@Lord_Kitcheners_Own:disqus  and I would love to know.

          • I, for one, think we should humour Emily’s belief that she has a super-secret alpha-testing prototype whatever that’s better than anything we ignorant peasants could imagine. It’s sadder that way.

          • @TheAVR:disqus 

            Oh go mumble in your scotch and stop boring people. LOL

  4. I couldn’t agree more! In general, people who buy Apple products are those who don’t give two hoots about getting value for their dollar.

    • We’ll see if the new Samsung 10.1 starts to eat away at this, but today, people who choose an iPad over another tablet are the one’s getting better value for their dollar.  People buying other tablets are either getting a worse tablet for the same price that Apple charges, or a cheaper tablet that’s a piece of crap.

    • “people who buy Apple products are those who don’t give two hoots about getting value for their dollar”-Rick Omen

      Rick, you have it exactly backwards. People who buy Apple products do so because they know that Apple products provide exceptional value and they are,therefore, happy to pay more in order to get much more value in exchange.

      This is not always true, but as a rule, I’ve found that people who buy Apple products value their time more than they value their money. It’s a a rational tradeoff either way. It’s OK, not to buy Apple products. But it’s also OK to buy them. It’s a preference not an IQ  or morality litmus test.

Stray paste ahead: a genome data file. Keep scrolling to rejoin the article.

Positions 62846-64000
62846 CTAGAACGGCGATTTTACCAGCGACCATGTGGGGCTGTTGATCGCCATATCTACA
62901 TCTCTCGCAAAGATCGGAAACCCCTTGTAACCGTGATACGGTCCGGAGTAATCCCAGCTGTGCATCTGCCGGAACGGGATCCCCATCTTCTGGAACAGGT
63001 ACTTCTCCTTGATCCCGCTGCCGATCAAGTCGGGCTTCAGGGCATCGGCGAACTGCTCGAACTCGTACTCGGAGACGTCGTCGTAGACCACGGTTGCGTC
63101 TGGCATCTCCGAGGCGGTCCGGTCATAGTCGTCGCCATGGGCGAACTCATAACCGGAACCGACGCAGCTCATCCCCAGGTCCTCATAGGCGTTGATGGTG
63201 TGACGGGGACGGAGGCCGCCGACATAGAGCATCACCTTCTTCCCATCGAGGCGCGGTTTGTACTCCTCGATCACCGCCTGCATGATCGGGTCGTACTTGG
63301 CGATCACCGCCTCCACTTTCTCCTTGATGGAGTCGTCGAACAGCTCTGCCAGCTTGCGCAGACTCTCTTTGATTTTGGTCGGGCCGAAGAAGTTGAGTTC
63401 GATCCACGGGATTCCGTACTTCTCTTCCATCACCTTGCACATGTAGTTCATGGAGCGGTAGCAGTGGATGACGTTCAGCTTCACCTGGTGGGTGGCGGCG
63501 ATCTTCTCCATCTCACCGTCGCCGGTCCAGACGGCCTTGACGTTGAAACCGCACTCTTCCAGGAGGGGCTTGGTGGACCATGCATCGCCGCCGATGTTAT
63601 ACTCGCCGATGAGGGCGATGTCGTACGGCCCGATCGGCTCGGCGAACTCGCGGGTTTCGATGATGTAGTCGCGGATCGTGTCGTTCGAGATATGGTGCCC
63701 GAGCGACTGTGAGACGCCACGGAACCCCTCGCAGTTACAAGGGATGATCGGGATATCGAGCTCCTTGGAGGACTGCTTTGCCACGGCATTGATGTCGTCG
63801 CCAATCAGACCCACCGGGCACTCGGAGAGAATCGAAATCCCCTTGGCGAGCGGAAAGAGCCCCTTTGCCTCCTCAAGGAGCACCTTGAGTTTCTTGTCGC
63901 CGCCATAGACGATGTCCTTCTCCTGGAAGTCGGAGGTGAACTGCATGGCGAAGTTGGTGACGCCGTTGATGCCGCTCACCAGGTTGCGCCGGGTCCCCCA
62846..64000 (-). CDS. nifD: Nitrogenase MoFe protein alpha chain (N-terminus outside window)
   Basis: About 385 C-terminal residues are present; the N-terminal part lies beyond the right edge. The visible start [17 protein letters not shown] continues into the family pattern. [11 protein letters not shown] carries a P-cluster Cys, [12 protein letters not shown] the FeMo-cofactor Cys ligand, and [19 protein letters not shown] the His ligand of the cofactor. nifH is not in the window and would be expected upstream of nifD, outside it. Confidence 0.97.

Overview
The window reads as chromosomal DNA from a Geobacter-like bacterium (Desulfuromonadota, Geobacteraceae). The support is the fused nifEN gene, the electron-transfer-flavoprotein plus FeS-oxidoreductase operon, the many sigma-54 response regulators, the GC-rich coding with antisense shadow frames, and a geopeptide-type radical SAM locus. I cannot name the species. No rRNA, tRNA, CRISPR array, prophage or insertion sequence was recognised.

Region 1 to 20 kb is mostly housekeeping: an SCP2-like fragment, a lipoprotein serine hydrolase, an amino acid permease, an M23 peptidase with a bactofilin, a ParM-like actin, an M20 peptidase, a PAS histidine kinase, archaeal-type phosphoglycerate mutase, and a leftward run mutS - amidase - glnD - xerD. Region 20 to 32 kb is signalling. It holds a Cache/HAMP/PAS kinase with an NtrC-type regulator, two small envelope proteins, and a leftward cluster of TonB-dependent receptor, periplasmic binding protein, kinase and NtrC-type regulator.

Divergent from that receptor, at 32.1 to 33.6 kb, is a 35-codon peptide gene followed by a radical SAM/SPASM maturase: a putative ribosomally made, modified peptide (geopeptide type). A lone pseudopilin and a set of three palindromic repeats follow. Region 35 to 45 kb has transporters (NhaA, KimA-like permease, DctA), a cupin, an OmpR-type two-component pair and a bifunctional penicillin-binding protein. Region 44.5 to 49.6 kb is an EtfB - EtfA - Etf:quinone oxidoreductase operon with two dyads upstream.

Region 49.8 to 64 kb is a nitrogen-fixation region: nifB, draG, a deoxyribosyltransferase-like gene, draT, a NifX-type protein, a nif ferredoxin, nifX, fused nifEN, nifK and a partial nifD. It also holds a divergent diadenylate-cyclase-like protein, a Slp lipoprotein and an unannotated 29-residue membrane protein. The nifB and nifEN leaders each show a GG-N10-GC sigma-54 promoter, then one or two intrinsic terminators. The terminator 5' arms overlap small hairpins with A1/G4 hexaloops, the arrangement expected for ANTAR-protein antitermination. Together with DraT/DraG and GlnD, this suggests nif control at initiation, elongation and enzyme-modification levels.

• For the most part that is true, and Apple likes to sell to folks who want a no-thought product, and don’t care about the price. When it comes to tablets, however, the competition is a tad behind. They will, like the phone, eventually win. The iphone is still popular mostly due to marketing, and the fact that people are ‘stuck’ with them, if they start to buy apps.

      @FalKirk:disqus  is right when it comes to tablets, but wrong about the rest. Apple might be good products to use, but they are expensive, and therefore provide a worse value.

      • Apple likes to sell to folks who want a no-thought product, and don’t care about the price

        I’m not a fan-boy by any means, but even I’d say it’s more accurate to say “Apple likes to sell to folks who want a product that actually works, and don’t care if they have to pay a bit more for a product that ‘just works’ as opposed to getting a cheaper alternative that’s often a piece of useless crap.”  People turn to Apple because they’d rather have a product that can do 100 things all the time than a product that can do 200 things when it’s not broken.